Sunday, January 27, 2013

The Whole Point of Home

I find myself thinking a lot about what "home" really means. Only lately have I caught a glimpse of its truest heart.

Somewhere around the time we moved into our new home things got hectic and messy and before I knew it, I was hosting parties without having my crap together. I was answering the door with no mascara and putting guests to work. It started to not matter so much if the floor was dusty or the soup burned. It was just having them here that mattered - whoever they happened to be.

It seemed like the best way to roll, or at least on some days. (I still harbor the propensity to over-fluff on occasion.)

Community and hospitality are like salt and pepper, baby. They're locked at the elbows.

Community doesn't care about the details. It's happy to lend a hand. Hospitality isn't about impressing guests. It's about opening the door into your world - where you live. It's all of you, whether it falls on one of your glitziest days or one of the yoga pants ones.

It's fully welcoming. Entirely at ease. It's shoes on the carpet or feet on the coffee table. It's babies in the bathtub and picky teenagers texting at the table.

(My dream is for a guest to ask if she can take a nap on my couch. So for real.)

Sometimes, hospitality and community collide with the fine china.

And you feel the love down in your joints.

My Sarah invited me and a few others over for a feast fit for the Dowager Countess last night. I demanded  suggested her signature Chicken Marbella and smashed potatoes. We threw in the salad, bread, and another round of Jolly Gin Fizz.

I walked through her door and the room felt like a hug.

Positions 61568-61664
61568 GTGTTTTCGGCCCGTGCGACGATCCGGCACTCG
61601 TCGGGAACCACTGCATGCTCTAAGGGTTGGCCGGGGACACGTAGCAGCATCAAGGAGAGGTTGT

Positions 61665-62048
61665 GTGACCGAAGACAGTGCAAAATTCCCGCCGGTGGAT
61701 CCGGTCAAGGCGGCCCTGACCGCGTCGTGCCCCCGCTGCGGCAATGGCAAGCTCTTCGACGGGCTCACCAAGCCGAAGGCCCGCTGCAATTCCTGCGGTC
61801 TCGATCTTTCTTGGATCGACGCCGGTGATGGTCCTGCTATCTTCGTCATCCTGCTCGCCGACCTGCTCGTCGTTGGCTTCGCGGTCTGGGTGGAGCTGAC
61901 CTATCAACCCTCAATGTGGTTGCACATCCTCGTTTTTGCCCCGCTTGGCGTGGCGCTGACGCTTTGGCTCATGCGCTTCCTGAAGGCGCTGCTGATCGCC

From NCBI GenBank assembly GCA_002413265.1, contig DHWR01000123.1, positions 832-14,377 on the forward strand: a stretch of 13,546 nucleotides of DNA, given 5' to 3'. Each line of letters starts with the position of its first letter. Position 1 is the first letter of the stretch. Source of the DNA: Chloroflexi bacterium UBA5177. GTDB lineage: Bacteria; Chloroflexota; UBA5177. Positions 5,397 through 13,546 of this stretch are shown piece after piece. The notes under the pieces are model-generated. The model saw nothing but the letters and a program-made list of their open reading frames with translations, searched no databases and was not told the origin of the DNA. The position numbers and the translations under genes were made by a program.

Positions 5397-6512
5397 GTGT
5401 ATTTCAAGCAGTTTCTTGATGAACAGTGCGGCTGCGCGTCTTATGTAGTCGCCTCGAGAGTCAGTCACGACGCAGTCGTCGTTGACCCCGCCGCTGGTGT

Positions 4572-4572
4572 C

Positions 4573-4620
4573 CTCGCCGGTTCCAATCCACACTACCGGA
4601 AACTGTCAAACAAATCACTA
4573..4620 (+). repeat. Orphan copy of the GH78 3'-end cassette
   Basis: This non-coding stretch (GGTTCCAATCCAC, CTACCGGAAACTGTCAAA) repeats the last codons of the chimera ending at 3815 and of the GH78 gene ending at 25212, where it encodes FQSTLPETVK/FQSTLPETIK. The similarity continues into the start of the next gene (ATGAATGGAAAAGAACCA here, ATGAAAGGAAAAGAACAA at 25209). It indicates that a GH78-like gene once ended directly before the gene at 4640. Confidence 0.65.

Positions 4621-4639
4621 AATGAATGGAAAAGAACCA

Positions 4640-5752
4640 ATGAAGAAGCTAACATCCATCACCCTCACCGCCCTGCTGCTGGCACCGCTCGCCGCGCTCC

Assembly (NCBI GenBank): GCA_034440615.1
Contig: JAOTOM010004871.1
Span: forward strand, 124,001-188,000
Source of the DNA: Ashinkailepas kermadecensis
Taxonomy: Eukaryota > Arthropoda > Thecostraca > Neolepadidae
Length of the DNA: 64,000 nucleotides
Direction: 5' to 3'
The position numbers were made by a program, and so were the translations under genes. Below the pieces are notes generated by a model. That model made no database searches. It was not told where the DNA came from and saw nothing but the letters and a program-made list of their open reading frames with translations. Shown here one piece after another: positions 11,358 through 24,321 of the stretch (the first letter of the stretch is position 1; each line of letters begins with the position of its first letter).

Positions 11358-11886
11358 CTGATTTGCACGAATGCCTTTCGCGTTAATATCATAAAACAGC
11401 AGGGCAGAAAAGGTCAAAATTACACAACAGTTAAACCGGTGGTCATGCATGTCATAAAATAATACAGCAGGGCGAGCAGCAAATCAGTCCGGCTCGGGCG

Her home is always beautiful, always inspiring, always comforting. It's who she is.

And that is true hospitality.

I've sat at her table so many times, in so many homes. I've received the gold-star treatment more times than I can count, but I've felt just as loved when it was deli salsa and lime chips.


I want to keep getting better at hospitality. I want to pass that treasure like a dish.

I want to always have room at the table, even on left-overs night. I want my door to stay kicked open, even when the beds aren't made and all the spoons are dirty.

This, this invitation to come in, is worthy of our practice, our attention, maybe even our discomfort.

Our homes are not our own. From the walls to the rugs to the tiny soap on the dish, it has all been shared with us with the expectation that we'll share right back.

 My friend Edie swims straight into the deep end of hospitality in her new e-book, 31 Days to a Heart of Hospitality.  Edie, who lost her home in a fire just two years ago, has journeyed to the far corners of Home - what it means, where we find it, how best to share it with those around us.

Purchase your copy here for just $5.

How do you feel about hospitality? Is it second nature for you? A challenge? Do you, like me, want to keep getting better at it?

(*Read more about my mad love for Edie here.)